A Strange Kind Of Goldilocks

By Chandrashekar (Chandra) Tamirisa, (On Twitter) @c_tamirisa

Flattr this

US economy is in goldilocks.

The three years since 2009 have seen three programs of Quantitative Easing (QE) and each of the years 2010, 2011, and 2012 has logged an annual real growth rate of around 2%. Unemployment has steadily fallen from around 9.8% to 7.5%, approximately at the rate of about 0.2% every 3 months, creating on average about 150,000 jobs every month since January 2010. Inflation has remained in the range of 1% to 2% every year.

The summary is QE, 2% annual real growth rate, steadily declining unemployment and inflation within target.

When viewed from outside the box of conventional monetary policy, one would be compelled to observe that ultra-loose monetary policy may indeed be the neutral rate of interest.

Advertisements

About Chandrashekar (Chandra) Tamirisa

http://www.thecommonera.com/Common_Era/Me.html
This entry was posted in Economics, Monetary Policy, North America and Caribbean and tagged . Bookmark the permalink.

One Response to A Strange Kind Of Goldilocks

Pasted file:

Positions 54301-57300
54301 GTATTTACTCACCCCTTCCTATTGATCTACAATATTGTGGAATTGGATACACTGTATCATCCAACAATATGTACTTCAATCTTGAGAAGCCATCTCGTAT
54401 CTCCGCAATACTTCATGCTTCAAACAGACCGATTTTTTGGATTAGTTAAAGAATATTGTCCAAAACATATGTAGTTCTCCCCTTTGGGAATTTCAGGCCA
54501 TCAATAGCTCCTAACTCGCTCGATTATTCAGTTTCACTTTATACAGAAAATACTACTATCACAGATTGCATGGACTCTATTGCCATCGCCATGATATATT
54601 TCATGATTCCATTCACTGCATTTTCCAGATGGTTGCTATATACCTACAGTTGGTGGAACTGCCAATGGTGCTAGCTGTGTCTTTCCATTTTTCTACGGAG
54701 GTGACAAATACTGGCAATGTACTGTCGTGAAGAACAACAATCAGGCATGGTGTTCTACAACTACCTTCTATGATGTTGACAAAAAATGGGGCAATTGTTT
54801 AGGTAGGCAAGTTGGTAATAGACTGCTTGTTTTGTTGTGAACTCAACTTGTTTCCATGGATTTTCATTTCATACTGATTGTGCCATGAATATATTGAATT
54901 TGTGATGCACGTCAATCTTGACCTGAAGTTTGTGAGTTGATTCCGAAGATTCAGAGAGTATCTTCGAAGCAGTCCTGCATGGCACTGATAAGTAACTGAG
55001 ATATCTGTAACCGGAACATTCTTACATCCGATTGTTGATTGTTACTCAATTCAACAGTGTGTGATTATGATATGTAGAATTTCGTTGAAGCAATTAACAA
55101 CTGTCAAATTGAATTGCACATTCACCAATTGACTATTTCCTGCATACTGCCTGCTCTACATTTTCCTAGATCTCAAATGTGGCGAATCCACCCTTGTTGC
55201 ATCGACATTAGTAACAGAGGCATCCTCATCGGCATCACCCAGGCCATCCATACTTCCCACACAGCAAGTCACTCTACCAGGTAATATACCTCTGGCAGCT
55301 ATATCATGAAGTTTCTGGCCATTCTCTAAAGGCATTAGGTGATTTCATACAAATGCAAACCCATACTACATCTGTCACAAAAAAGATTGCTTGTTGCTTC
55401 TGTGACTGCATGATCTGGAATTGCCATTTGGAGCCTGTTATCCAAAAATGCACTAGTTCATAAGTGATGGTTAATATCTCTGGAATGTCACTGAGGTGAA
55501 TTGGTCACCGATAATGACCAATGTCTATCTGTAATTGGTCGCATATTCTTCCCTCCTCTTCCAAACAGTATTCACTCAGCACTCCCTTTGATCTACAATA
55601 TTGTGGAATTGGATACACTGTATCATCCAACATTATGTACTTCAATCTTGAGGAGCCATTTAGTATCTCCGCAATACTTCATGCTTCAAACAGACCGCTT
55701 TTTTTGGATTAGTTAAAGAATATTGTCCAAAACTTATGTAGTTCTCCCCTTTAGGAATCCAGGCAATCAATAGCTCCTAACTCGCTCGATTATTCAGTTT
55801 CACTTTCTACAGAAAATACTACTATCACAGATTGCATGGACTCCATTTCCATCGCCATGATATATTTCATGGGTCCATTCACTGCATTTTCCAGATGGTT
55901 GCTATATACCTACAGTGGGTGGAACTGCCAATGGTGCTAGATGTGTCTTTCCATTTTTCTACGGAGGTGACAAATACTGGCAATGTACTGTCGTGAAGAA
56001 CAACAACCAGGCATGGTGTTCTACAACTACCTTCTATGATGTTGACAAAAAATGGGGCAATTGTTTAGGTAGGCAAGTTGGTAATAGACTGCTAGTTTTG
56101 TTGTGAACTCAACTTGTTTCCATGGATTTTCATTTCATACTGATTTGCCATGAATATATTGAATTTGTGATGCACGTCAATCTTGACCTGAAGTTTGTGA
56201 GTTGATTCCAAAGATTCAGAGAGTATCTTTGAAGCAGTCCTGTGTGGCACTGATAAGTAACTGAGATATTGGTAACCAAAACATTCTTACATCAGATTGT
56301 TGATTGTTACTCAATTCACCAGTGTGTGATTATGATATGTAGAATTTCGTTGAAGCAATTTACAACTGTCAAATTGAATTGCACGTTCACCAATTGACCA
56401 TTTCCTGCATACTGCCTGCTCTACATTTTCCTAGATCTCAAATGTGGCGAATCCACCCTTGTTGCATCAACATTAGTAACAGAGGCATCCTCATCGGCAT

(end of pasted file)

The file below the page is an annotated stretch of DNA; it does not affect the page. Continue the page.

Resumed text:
1. QE has nine lives?
    http://wallstcheatsheet.com/stocks/investors-bullish-on-belief-that-qe-has-nine-lives.html/2/

    On Fed policy:
    http://m.seekingalpha.com/article/1413511

    A wise observation from Neil Irwin of The Washington Post: http://wapo.st/12wmFlz

    FT on QE distortions:
    http://app.ft.com/#content/35444342

    Robert Samuelson of The Washington Post on unemployment:
    http://wapo.st/18oEI3a

    The Atlantic Monthly on Long Term Unemployment
    http://m.theatlantic.com/business/archive/2013/04/the-terrifying-reality-of-long-term-unemployment/274957/

    Washington Post on employment and recovery:
    “job creation in the recovery from the Great Recession has been bottom-heavy. Most of the 165,000 net new jobs that the Labor Department reports were added in April came in low-wage sectors, such as retail, food service and temp work. A study last year by the National Employment Law Project found that low-wage occupations accounted for one in five jobs lost during the recession — but they accounted for three out of five jobs added in the recovery.”

Leave a Reply

Please log in using one of these methods to post your comment:

WordPress.com Logo

You are commenting using your WordPress.com account. Log Out / Change )

Twitter picture

You are commenting using your Twitter account. Log Out / Change )

Facebook photo

You are commenting using your Facebook account. Log Out / Change )

Google+ photo

You are commenting using your Google+ account. Log Out / Change )

Connecting to %s